Twitter Won’t Sell, But It Will Take More Funding

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twitter_smallADOTAS – Twitter isn’t ready to sell itself for $4 billion or even $5 billion, cofounder Biz Stone boasted the other day (no one knew how much Stoli he’d downed first), but the tech media gossip circus is reporting that the microblogger is game for more funding.

Stone’s answer to a question from TechEye at the Silocon Valley Invades Oxford event last week appeared to reference a report that Google floated a $2.5 billion offer a while ago, which the microblogger apparently scoffed at. A more seductive $4 billion offer came from an unknown party a few months ago (possibly someone going by the alias Zark Muckerberg?), but that too was rejected.

Now just ’cause it turned down those offer doesn’t mean Twitter isn’t interested in more funding — sources tell All Things D’s Liz Gannes that the microblogger has three likely suitors attempting to elbow their way in. While big venture players Kleiner Perkins and Netscape founder Andreessen Horowitz are angling for a stake, DST Global’s offer seems the sweetest — a $100 million investment at a $4 billion valuation. Just last year a $1 billion valuation unleashed “WTF?”s across the tech mediascape — then again, a lot has changed in a year.

The fall redesign was nothing short of impressive and its advertising efforts, only launched in April, appear to be gaining momentum, with numerous big names (Starbucks, Coca-Cola) diving in head-first. That’s right — Twitter’s actually bringing in revenue now. Though some of its initiatives have spurned indie developers — including the acquisition and rebranding of mobile app Tweetie, the OAuth takeover and an internal link-shortener — they haven’t had a negative effect on advertisers or users.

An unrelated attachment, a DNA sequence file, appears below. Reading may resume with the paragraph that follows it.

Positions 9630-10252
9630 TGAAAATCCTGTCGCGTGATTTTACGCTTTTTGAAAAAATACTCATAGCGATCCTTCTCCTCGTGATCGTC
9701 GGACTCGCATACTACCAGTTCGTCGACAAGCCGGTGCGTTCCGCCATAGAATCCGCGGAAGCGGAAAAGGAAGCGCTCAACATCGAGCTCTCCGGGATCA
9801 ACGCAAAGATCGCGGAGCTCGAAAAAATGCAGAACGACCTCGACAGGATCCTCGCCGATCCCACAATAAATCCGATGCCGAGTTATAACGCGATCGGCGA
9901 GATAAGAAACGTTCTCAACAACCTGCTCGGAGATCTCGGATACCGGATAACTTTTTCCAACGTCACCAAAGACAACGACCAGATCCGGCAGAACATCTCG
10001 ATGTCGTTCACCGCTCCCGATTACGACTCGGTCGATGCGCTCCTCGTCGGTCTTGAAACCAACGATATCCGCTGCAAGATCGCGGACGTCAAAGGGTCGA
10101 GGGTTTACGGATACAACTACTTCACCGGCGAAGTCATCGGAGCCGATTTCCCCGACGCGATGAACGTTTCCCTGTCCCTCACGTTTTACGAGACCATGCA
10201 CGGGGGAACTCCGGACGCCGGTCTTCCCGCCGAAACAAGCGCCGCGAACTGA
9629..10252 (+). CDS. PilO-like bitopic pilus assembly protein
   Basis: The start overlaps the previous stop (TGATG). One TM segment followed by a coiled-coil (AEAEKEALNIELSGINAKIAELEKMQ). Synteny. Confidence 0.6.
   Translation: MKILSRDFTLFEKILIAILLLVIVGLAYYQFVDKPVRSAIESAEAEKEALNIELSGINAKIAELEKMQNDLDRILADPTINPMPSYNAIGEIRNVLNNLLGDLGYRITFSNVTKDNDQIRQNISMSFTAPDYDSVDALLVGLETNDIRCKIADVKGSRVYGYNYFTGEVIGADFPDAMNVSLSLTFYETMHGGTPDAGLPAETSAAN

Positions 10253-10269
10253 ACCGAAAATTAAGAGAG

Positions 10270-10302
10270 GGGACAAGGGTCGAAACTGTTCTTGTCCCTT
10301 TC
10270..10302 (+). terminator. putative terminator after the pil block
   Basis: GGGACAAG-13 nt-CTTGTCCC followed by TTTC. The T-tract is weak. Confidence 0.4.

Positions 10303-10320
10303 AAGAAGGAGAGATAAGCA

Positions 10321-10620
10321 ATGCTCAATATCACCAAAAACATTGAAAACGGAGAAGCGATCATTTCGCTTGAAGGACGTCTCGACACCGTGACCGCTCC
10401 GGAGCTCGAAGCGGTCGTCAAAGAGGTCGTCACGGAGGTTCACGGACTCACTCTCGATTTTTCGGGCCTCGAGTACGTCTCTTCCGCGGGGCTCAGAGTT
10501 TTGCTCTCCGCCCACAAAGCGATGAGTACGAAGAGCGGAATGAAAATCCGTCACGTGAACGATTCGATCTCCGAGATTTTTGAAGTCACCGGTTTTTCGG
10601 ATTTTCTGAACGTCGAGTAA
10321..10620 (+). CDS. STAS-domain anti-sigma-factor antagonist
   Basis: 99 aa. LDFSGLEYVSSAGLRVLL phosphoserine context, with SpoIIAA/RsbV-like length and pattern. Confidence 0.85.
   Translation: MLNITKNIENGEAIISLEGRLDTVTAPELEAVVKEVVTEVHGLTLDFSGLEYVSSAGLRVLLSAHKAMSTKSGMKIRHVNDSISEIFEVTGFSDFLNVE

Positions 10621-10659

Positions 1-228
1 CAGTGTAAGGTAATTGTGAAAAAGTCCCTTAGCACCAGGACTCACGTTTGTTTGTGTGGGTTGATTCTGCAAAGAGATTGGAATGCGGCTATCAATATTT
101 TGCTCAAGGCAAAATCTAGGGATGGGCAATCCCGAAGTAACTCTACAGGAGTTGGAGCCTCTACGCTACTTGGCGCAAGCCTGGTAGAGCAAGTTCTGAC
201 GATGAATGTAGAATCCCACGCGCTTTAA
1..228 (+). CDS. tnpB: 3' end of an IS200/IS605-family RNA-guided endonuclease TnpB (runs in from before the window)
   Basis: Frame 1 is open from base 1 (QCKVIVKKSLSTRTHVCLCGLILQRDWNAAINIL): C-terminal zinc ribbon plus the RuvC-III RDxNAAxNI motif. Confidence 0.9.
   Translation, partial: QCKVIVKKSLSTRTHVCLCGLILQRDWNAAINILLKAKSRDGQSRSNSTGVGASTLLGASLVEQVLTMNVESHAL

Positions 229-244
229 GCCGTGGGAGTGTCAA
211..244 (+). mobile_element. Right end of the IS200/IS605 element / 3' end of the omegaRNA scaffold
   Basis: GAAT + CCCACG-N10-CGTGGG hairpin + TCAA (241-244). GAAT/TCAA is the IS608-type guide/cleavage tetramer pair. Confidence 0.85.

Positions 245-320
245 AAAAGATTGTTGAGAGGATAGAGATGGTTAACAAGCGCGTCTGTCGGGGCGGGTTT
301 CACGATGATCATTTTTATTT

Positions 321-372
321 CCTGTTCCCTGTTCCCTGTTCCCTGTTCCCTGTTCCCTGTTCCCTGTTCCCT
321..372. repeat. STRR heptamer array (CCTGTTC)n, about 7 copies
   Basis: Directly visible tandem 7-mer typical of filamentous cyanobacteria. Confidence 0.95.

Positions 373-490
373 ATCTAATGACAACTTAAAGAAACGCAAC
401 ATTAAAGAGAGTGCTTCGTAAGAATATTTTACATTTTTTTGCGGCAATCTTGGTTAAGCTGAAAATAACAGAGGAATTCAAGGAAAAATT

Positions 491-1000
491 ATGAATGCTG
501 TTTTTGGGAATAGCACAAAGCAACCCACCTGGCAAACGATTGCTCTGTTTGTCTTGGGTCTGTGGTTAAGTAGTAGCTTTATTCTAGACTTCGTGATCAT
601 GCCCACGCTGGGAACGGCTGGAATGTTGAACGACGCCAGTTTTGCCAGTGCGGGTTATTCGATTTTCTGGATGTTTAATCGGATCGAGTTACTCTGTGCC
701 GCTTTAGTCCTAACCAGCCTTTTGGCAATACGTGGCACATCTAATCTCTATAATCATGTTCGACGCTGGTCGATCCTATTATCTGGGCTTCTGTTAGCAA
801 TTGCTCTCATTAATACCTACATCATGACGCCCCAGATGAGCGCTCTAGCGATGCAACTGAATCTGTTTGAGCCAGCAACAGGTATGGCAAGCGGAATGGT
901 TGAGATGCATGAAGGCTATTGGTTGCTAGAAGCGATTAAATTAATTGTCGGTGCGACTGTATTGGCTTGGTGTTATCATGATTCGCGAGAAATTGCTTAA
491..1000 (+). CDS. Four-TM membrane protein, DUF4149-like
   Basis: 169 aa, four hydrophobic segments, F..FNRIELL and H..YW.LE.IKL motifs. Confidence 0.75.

In addition, Twitter made its revenue intentions well-known with the hiring of Fox Audience Network head and cofounder Adam Bain as its vice president of revenue. The CEO switch from Evan Williams to Dick Costolo, formerly the creator of Feedburner, was also seen by many as a shift in focus to driving revenue.

It may be in Google’s best interest to buy the microblogger to get a leg up on burgeoning arch rival Facebook, or for Facebook to buy Twitter to edge out Google in the social space, but neither deal is really in Twitter’s interest. It would seem Twitter has a lot more room to run as an independent company — and some more funding would certainly keep it rollin’.

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